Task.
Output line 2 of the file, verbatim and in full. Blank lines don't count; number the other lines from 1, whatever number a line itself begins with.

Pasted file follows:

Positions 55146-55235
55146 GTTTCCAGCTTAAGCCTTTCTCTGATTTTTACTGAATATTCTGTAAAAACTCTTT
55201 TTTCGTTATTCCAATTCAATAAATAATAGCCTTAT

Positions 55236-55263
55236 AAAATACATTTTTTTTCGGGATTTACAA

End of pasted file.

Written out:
55146 GTTTCCAGCTTAAGCCTTTCTCTGATTTTTACTGAATATTCTGTAAAAACTCTTT